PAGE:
For many adults, a central concern in life is the health and welfare of their children. A new baby ushers in decades of dedicated work and anxiety to foster the child’s life, to limit the inevitable pain, and to provide every advantage parents can reasonably afford. For most of human history, this work began at birth because, until recently, pregnancy was a black box, largely beyond parental influence other than through prayers and wholesome living. This situation has changed profoundly over the past twenty-five years. An array of technologies now can provide a detailed examination of the embryo and fetus, genetically, biochemically, and anatomically. The day is not yet here when we can effectively change the embryo or fetus from these perspectives, but we can effectively choose to accept or reject what we find. The ability to select our children based on detailed biologic characteristics is new. Efforts to provide the child with every advantage may begin with choosing the desired child at the very beginning. Questions over whether our society should promote or restrict this power also are new. These new capabilities will likely create one of the most difficult and divisive social debates over the next century.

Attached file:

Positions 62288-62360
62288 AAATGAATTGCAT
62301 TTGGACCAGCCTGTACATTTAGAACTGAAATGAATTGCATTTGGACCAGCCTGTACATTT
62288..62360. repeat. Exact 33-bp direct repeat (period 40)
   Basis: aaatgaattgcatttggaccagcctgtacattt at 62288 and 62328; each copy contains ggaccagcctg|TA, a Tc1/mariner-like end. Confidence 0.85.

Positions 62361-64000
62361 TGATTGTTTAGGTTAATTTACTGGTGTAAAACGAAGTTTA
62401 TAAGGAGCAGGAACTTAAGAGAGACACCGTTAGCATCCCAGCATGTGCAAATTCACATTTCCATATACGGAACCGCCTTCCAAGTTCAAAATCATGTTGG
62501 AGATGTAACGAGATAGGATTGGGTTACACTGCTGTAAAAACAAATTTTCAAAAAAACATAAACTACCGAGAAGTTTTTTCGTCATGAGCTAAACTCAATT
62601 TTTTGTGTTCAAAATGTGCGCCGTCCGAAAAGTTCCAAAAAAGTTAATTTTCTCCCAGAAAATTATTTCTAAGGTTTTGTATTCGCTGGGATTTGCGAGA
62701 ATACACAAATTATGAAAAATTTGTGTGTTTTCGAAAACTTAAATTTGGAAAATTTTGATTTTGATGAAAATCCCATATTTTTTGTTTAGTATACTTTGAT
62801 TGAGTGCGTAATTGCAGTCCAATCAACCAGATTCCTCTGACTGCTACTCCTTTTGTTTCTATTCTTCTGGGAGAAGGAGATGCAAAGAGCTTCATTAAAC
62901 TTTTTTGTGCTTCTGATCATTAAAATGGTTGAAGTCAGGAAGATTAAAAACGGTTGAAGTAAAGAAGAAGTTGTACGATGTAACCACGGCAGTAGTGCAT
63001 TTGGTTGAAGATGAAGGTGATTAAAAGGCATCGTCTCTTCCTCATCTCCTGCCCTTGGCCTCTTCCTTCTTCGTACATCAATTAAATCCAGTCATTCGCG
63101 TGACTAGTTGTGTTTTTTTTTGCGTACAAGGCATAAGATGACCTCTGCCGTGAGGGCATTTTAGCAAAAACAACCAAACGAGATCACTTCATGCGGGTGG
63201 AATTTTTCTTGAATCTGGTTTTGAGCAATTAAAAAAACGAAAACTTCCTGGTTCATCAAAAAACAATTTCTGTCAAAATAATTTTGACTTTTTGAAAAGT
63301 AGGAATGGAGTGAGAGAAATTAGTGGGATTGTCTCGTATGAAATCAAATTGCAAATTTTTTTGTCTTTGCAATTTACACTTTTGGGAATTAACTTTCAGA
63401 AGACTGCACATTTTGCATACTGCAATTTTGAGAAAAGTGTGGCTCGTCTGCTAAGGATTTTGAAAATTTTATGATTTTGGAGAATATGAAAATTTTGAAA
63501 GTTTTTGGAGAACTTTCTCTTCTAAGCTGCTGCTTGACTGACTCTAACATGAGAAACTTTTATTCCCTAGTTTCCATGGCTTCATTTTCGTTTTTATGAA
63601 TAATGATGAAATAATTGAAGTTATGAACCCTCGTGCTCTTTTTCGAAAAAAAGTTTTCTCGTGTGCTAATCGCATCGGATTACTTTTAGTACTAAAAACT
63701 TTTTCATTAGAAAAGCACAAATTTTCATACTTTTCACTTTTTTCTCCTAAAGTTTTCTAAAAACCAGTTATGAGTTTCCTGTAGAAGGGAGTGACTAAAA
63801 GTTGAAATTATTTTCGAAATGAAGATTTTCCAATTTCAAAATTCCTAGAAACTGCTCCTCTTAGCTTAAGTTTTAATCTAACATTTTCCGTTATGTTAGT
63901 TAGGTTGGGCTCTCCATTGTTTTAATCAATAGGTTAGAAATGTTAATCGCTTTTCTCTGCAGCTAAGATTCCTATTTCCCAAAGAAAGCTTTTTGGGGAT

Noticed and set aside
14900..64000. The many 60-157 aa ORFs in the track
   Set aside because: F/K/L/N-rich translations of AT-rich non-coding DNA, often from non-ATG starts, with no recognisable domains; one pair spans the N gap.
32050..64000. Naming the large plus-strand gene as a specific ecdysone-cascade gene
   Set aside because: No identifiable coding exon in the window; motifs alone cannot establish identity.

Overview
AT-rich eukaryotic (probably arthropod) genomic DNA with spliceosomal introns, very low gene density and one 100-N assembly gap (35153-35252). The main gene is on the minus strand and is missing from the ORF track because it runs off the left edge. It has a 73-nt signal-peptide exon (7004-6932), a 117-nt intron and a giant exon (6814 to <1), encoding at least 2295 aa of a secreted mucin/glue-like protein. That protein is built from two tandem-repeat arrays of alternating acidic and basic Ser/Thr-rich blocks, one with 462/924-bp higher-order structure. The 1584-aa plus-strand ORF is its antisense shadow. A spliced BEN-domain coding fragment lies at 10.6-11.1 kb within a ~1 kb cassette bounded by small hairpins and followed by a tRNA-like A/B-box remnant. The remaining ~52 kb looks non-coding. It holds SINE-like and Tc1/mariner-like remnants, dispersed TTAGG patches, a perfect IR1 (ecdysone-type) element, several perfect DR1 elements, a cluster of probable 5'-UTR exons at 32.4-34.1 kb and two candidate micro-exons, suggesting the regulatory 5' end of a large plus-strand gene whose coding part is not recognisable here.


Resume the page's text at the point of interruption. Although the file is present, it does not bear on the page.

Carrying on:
A CHOICE OF EVILS IN PRENATAL TESTING
The aim of this paper is to examine the comparative strengths and weaknesses of two approaches to mitigating the offense given, and harm threatened, by prenatal testing for impairments: limiting such testing to the most severe diseases and impairments, or imposing no medical limits at all. Although I favor the latter approach, I will argue that the alternatives present a choice between distinct evils.